The Cryosphere, Volume 14, Issue 12

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Copernicus GmbH
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The catastrophic thermokarst lake drainage events of 2018 in northwestern Alaska: fast-forward into the future
Ingmar Nitze | S. W. Cooley | Claude R. Duguay | Benjamin M. Jones | Guido Grosse

Abstract. Northwestern Alaska has been highly affected by changing climatic patterns with new temperature and precipitation maxima over the recent years. In particular, the Baldwin and northern Seward peninsulas are characterized by an abundance of thermokarst lakes that are highly dynamic and prone to lake drainage like many other regions at the southern margins of continuous permafrost. We used Sentinel-1 synthetic aperture radar (SAR) and Planet CubeSat optical remote sensing data to analyze recently observed widespread lake drainage. We then used synoptic weather data, climate model outputs and lake ice growth simulations to analyze potential drivers and future pathways of lake drainage in this region. Following the warmest and wettest winter on record in 2017/2018, 192 lakes were identified as having completely or partially drained by early summer 2018, which exceeded the average drainage rate by a factor of ∼ 10 and doubled the rates of the previous extreme lake drainage years of 2005 and 2006. The combination of abundant rain- and snowfall and extremely warm mean annual air temperatures (MAATs), close to 0 ∘C, may have led to the destabilization of permafrost around the lake margins. Rapid snow melt and high amounts of excess meltwater further promoted rapid lateral breaching at lake shores and consequently sudden drainage of some of the largest lakes of the study region that have likely persisted for millennia. We hypothesize that permafrost destabilization and lake drainage will accelerate and become the dominant drivers of landscape change in this region. Recent MAATs are already within the range of the predictions by the University of Alaska Fairbanks' Scenarios Network for Alaska and Arctic Planning (UAF SNAP) ensemble climate predictions in scenario RCP6.0 for 2100. With MAAT in 2019 just below 0 ∘C at the nearby Kotzebue, Alaska, climate station, permafrost aggradation in drained lake basins will become less likely after drainage, strongly decreasing the potential for freeze-locking carbon sequestered in lake sediments, signifying a prominent regime shift in ice-rich permafrost lowland regions.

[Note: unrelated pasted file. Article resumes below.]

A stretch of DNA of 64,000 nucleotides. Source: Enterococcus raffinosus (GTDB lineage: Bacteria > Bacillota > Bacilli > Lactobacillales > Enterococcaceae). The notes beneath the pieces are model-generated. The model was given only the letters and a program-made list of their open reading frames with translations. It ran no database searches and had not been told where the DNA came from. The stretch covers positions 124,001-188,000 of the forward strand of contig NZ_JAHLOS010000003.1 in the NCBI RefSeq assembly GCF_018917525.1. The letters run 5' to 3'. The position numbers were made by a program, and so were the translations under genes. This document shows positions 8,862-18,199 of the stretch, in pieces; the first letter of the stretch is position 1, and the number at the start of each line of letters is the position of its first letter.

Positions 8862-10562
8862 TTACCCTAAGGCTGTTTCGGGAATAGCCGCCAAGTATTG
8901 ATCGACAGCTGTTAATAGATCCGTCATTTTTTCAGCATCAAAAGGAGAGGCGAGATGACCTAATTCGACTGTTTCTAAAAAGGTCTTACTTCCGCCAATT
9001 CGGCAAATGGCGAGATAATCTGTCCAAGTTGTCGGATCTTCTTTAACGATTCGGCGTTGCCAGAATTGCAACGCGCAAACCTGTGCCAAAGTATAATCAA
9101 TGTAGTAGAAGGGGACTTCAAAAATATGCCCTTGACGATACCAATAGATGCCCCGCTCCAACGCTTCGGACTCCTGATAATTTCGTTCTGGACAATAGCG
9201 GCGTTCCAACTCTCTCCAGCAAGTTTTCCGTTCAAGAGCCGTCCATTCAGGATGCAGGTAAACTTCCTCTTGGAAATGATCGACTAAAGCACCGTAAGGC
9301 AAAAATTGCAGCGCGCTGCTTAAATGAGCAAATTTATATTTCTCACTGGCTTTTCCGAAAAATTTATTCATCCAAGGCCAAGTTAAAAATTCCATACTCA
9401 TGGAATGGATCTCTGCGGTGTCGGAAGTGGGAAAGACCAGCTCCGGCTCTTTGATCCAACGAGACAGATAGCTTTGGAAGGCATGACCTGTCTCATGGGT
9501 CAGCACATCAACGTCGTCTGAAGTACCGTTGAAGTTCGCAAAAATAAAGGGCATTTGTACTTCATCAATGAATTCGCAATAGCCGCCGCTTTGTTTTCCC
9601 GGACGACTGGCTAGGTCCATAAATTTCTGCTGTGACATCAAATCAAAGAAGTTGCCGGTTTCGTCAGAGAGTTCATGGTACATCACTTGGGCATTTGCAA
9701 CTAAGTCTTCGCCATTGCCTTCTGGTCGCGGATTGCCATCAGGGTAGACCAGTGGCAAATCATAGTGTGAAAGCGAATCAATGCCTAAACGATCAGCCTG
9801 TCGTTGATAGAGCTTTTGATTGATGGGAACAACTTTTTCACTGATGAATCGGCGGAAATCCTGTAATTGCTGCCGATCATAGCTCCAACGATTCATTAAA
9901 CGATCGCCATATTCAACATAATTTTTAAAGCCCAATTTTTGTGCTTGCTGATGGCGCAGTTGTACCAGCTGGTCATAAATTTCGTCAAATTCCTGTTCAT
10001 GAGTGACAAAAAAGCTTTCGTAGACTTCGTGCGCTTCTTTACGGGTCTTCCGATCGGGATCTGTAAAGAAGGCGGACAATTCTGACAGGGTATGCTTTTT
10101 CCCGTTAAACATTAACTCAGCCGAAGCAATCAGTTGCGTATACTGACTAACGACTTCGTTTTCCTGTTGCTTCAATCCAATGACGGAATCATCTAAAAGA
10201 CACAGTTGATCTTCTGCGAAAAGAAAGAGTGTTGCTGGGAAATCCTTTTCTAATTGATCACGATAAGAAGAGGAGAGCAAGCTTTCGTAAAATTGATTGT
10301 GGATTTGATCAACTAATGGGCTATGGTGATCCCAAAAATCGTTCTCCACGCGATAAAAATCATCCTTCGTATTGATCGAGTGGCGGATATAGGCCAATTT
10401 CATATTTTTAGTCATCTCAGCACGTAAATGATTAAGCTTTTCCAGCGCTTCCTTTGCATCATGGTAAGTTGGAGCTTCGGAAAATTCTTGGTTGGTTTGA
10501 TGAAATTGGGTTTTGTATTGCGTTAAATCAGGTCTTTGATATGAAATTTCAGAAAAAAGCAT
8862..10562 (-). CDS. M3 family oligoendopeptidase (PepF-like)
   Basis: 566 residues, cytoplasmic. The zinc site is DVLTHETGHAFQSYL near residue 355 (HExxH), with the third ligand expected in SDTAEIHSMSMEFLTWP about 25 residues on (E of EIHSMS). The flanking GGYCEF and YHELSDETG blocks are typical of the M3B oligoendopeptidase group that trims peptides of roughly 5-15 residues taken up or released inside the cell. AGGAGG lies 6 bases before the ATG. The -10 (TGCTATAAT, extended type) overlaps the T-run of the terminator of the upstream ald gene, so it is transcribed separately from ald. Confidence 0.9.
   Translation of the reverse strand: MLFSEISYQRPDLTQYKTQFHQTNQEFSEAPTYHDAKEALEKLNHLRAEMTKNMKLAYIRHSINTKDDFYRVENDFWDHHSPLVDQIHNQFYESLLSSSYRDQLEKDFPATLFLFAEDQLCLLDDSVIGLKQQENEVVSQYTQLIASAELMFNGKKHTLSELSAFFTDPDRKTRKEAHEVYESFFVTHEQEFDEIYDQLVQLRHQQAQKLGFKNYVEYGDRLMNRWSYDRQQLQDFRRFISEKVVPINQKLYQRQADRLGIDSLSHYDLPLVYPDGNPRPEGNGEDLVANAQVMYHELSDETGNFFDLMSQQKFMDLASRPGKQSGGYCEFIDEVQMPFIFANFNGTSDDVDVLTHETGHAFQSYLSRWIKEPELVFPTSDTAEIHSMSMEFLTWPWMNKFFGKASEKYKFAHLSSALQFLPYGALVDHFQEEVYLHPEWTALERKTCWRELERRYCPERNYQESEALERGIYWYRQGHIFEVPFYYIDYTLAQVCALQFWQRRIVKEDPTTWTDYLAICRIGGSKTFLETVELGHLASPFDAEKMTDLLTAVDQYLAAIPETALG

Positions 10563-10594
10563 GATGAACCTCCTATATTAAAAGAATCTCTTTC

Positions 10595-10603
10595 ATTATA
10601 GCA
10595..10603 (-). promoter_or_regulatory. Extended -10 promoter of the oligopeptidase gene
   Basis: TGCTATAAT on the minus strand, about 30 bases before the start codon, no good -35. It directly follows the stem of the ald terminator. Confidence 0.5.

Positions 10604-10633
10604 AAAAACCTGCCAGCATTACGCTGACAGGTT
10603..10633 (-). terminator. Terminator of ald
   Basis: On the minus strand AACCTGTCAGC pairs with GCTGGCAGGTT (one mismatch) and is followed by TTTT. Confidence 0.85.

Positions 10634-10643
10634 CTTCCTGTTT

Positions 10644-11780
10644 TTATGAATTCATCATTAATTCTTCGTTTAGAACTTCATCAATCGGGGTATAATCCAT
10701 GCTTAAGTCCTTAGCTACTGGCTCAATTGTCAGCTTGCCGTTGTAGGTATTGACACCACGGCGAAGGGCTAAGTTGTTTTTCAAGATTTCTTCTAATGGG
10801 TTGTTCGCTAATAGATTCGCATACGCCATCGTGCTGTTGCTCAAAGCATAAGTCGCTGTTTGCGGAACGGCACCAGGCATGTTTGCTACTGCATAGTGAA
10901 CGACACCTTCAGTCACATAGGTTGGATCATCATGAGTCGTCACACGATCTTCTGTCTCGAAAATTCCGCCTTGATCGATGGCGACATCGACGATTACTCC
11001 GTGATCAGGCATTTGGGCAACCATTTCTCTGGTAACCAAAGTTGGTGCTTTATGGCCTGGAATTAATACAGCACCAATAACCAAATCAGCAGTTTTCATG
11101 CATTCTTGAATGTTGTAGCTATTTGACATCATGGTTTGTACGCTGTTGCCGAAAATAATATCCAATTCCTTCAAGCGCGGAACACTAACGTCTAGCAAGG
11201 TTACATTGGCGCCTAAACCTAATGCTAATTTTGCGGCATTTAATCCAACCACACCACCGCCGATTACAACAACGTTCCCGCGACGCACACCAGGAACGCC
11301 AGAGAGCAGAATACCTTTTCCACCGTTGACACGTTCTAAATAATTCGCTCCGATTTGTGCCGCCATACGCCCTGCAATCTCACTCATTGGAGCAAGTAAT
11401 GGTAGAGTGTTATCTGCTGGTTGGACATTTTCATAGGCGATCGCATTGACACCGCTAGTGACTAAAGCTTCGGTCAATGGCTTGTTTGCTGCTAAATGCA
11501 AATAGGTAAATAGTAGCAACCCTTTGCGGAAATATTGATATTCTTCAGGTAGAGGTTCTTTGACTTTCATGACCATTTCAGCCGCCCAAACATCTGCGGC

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Snow cover duration trends observed at sites and predicted by multiple models
Richard Essery | Hyungjun Kim | Libo Wang | Paul Bartlett | Aaron Boone | Claire Brutel‐Vuilmet | Eleanor J. Burke | Matthias Cuntz | Bertrand Decharme | Emanuel Dutra | Xing Fang | Yeugeniy M. Gusev | Stefan Hagemann | Vanessa Haverd | Anna Kontu | Gerhard Krinner | Matthieu Lafaysse | Yves Lejeune | Thomas Marke | Danny Marks | Christoph Marty | Cécile B. Ménard | О. Н. Насонова | Tomoko Nitta | John W. Pomeroy | Gerd Schädler | В. А. Семенов | Tatiana G. Smirnova | Sean Swenson | Dmitry Turkov | Nander Wever | Hua Yuan

Abstract. The 30-year simulations of seasonal snow cover in 22 physically based models driven with bias-corrected meteorological reanalyses are examined at four sites with long records of snow observations. Annual snow cover durations differ widely between models, but interannual variations are strongly correlated because of the common driving data. No significant trends are observed in starting dates for seasonal snow cover, but there are significant trends towards snow cover ending earlier at two of the sites in observations and most of the models. A simplified model with just two parameters controlling solar radiation and sensible heat contributions to snowmelt spans the ranges of snow cover durations and trends. This model predicts that sites where snow persists beyond annual peaks in solar radiation and air temperature will experience rapid decreases in snow cover duration with warming as snow begins to melt earlier and at times of year with more energy available for melting.